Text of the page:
1 1/2 tablespoons olive oil
1/2 teaspoon salt
1/2 teaspoon ground black pepper
1/2 teaspoon dried oregano
3 cloves garlic, minced
1 1/2 pounds jumbo shrimp, peeled and deveined
2 lemons cut into wedges

In a large shallow dish, stir together the broth, wine or sherry, olive oil, salt, oregano, pepper and garlic. Add the shrimp and turn them to coat them well. Cover with plastic wrap. Marinate in the refrigerator for 1 1/2 to 2 hours. (do not marinate for longer than 2 hours or shrimp will become tough.)

Preheat the broiler. Remove the shrimp from the dish, reserving the marinade. Thread the shrimp onto skewers, leaving a small space between each. Brush the shrimp with the reserved marinade. Broil 4" from the heat for 2 minutes. Turn the shrimp over, brush with the marinade and broil for 1 to 3 minuyes more or until the shrimp are no longer pink. Serve with the lemon wedges. (makes 4 servings)

Calories per serving 223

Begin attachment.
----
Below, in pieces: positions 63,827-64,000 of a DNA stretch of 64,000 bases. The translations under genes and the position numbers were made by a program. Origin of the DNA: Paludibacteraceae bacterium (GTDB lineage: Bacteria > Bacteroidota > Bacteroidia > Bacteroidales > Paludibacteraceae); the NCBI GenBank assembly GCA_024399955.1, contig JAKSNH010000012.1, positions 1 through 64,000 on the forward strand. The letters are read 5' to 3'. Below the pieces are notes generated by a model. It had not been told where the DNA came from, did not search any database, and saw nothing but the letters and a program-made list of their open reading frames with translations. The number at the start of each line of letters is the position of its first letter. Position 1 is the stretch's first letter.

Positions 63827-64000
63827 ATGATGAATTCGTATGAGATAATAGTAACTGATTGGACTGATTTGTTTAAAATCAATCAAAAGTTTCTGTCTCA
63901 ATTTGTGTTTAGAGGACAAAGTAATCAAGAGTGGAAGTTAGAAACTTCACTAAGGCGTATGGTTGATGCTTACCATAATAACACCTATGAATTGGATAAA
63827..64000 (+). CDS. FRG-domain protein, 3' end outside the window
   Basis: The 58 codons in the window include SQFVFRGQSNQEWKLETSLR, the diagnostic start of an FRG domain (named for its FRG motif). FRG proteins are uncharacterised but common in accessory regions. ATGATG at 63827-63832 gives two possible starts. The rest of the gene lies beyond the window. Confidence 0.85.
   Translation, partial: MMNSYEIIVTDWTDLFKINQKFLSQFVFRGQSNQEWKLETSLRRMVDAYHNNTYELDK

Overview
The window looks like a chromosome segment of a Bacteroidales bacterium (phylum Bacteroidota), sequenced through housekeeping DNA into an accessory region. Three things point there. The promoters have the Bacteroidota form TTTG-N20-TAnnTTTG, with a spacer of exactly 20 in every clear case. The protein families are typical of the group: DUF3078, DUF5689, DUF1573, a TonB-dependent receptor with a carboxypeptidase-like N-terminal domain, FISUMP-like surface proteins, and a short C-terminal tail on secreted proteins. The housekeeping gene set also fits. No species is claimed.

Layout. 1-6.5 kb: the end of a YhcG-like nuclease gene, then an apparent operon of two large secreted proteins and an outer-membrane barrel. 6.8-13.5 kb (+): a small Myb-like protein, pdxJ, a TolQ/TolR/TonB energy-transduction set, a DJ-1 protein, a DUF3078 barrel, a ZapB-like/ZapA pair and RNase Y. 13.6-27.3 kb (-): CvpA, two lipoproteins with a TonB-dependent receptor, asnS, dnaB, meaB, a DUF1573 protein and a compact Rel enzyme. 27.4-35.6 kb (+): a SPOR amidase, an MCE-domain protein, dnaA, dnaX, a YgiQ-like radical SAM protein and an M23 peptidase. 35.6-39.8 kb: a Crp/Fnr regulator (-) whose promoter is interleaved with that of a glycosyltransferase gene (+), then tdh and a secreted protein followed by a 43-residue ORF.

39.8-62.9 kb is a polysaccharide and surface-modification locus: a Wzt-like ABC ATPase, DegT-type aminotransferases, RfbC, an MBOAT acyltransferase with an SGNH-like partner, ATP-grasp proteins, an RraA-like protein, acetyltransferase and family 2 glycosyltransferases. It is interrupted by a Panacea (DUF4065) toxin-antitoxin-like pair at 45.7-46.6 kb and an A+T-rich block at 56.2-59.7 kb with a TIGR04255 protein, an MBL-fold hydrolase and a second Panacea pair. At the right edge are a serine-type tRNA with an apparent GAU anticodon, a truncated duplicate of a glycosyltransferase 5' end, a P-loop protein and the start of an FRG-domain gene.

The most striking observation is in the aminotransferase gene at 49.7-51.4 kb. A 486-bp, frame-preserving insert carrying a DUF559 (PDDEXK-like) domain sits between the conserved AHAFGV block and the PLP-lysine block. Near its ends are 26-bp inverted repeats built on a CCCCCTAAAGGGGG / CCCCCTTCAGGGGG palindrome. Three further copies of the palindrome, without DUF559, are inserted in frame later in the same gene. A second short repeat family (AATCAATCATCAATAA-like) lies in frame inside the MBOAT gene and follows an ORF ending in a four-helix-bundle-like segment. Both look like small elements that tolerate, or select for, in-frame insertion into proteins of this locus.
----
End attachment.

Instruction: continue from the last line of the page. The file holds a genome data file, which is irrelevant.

Yummy, that sounds so good!
I suppose a veggie stock could replace the chicken for the "vegetarians".
But jumbo shrimp?
Aren't those prawns?
We only get them in two sizes: shrimp or prawn.
I suppose a smallish prawn.
Yeah that could restore my faith in shrimps/prawns.

I may be prawn again!
edit on 13-5-2011 by halfoldman because: (no reason given)



posted on May, 13 2011 @ 06:33 PM
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Shrimp and prawns are different species. Yes, size does vary as do their claws, gills, body bend, where they are found etc.

You can marinate them for a while, depending on what flavor you like, preferably close in flavor to the sauce offered, if to use it at all.
I like them on a plate with townhouse or long crackers available with sauce on the side. I use some of the already made marinate flavors-bought in store;ex. lemon pepper & spicy mango as well as make my own.

Ex. of how to make your own;


6 lb Shrimp [shelled, cooked and cleaned]
1 cup Olive Oil
¾ cup White vinegar
1 bottle Ketchup [about 2 cups]
½ cup Horseradish
1 tlb Black pepper
1 tlb Oregano
1 tlb Tabasco Sauce
2 lrg Onions [thinly sliced]
3 clove Garlic [minced]
1 tsp 'ACCENT' [Meat tenderizer]

Mix all and marinate 24 to 36 hours.

Source